The Food and Drug Administration (FDA) has granted de novo authorization to OraSure Technologies to market the OraQuick Ebola rapid antigen test, making this the first FDA-authorized rapid diagnostic test that detects Ebola virus antigens in blood. The amount of Ebola virus can be very low in samples taken early after infection when symptoms are not present yet or very mild. Therefore, this test should only be used in individuals with signs and symptoms consistent with Ebola virus disease (EVD) to ensure that the amount of virus in a sample is high enough to be detected. The OraQuick Ebola rapid antigen test is also intended for use with cadaveric oral fluid from recently deceased individuals suspected to have died from EVD, and can be used to inform decisions on safe handling of cadavers to prevent disease transmission. The test provides a presumptive diagnosis, which means that labs must confirm its results with additional testing, such as with a more sensitive polymerase chain reaction test.
FDA originally granted emergency use authorization for the OraQuick Ebola test in 2014, so that healthcare workers could use it during the Ebola outbreak in West Africa that year. Before granting this new marketing authorization for the test, the agency reviewed data from multiple clinical studies of the test’s performance with blood and cadaveric oral fluid samples from the 2014 West African outbreak, as well as data from a variety of analytical studies on the test.
FDA Warns of Cybersecurity Issues That Could Affect Medical Devices
The Food and Drug Administration (FDA) has issued a statement informing healthcare professionals, information technology staff in healthcare facilities, manufacturers, and patients about a set of cybersecurity vulnerabilities, referred to as URGENT/11, that could impact medical devices and hospital networks. URGENT/11 affects several operating systems that may then impact certain medical devices connected to a communications network, such as Wi-Fi and public or home internet, as well as other connected equipment such as routers and smartphones. These cybersecurity vulnerabilities could allow a remote user to take control of a medical device and change its function, cause denial of service, or cause information leaks or logical flaws, all of which could prevent a device from functioning properly or at all. To date, FDA has not received any adverse event reports associated with these vulnerabilities, but it is asking manufacturers to work with healthcare providers to determine which medical devices, either in their healthcare facility or used by their patients, could be affected by URGENT/11 and to develop risk mitigation plans.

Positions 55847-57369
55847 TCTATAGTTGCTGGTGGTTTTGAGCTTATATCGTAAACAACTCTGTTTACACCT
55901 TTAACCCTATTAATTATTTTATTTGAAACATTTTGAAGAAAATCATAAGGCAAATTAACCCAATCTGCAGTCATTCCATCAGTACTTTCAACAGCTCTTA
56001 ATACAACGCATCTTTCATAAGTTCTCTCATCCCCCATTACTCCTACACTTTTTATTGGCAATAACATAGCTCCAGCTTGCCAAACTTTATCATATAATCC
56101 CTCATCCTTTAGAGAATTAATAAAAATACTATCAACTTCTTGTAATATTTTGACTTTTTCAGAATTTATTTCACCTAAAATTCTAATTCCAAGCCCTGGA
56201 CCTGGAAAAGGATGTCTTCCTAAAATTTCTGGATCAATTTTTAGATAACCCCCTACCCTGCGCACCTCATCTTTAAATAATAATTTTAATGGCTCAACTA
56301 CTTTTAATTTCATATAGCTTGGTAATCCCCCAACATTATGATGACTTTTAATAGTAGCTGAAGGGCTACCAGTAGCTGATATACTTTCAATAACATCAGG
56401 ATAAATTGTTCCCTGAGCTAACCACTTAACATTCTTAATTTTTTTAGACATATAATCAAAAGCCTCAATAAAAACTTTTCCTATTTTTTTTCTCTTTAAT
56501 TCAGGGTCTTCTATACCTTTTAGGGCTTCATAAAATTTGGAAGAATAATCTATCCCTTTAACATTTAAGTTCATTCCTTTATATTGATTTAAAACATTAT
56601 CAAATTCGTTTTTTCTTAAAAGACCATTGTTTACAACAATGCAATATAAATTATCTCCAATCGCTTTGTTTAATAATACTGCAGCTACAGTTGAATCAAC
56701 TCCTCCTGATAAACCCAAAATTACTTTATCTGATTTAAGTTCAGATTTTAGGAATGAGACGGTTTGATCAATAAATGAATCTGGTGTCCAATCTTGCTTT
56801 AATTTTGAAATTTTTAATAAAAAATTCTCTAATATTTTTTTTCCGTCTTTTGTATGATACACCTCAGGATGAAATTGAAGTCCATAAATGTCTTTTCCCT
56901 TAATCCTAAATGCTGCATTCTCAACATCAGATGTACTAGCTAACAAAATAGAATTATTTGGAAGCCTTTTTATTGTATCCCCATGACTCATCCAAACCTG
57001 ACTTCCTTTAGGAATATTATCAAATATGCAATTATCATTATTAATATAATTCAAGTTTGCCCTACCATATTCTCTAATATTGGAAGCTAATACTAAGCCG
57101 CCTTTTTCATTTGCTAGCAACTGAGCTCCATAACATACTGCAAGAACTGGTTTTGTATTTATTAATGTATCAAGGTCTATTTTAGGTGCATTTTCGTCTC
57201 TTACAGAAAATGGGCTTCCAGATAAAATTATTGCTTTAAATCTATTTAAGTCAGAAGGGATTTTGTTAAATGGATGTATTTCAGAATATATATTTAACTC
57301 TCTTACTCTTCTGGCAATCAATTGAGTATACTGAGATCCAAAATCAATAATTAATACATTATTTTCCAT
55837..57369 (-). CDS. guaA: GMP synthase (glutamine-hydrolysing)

Dexcom Gets FDA Nod for New Continuous Glucose Monitoring System
The Food and Drug Administration (FDA) has cleared the Dexcom G6 Pro Continuous Glucose Monitoring (CGM) system for healthcare professionals to use with patients who are ages 2 years and older. Dexcom G6 Pro is the first FDA-authorized professional CGM that gathers real-time glucose data over a 10-day period and offers both a blinded and unblinded mode. In blinded mode, the system hides real-time glucose data from patients so that a healthcare professional can review it retrospectively at the end of the session and assess patient glycemic variability. In unblinded mode, patients can see their glucose data throughout the 10-day sensor wear to gain insights and make treatment decisions in real time. In addition to these two modes, the Dexcom G6 Pro CGM system also features a single-use, disposable sensor, as well as alerts and alarms that in unblinded mode warn users of dangerously high and low glucose levels.
FDA Clears Fujirebio’s Whole Parathyroid Hormone Test
Fujirebio Diagnostics has received Food and Drug Administration clearance for the company’s Lumipulse G whole parathyroid hormone (PTH) assay, which is designed to run on the Lumipulse G1200 immunoassay platform. This test is intended for use in the differential diagnosis of hypercalcemia and hypocalcemia resulting from calcium metabolism disorders. Studies have demonstrated that the Lumipulse G whole PTH performs with high precision, with a coefficient of variation less than or equal to 4%. Compared with intact PTH assays, it has no detectable cross reactivity with 7-84 and other PTH fragments, because it only measures biologically active PTH and is therefore 100% specific to whole PTH. The test is also traceable to in-house calibrators that have been assigned to the World Health Organization’s standard. In addition, the assay is fully automated with a reaction time of 30 minutes and uses a single-test cartridge design.
CE Mark Granted to BioGX for Enhanced Flu, RSV Test
BioGX has earned the CE mark for its new Flu A, Flu B, RSV A/B automated test. This test is a multiplex real-time reverse transcription polymerase chain reaction (PCR) assay that qualitatively detects RNA specific to influenza A and B, and to respiratory syncytial virus (RSV) A and B. It is designed to run on the BD Max system made by BD, and is intended for use with nasal wash, pharyngeal swab, and nasopharyngeal swab collections obtained from individuals at risk for respiratory viral infections. This new test expands the strain coverage and improves on the detection sensitivity of BioGX’s previously released test for influenza and RSV, and it also offers testing for a greater variety of specimen types. As with all BioGX tests, it is offered in a sample-ready format in which all real-time PCR reagents are lyophilized in a single tube. BioGX plans to work with distributors and customers to gradually transition users of its current Flu A, Flu B, RSV A/B test to this upgraded version.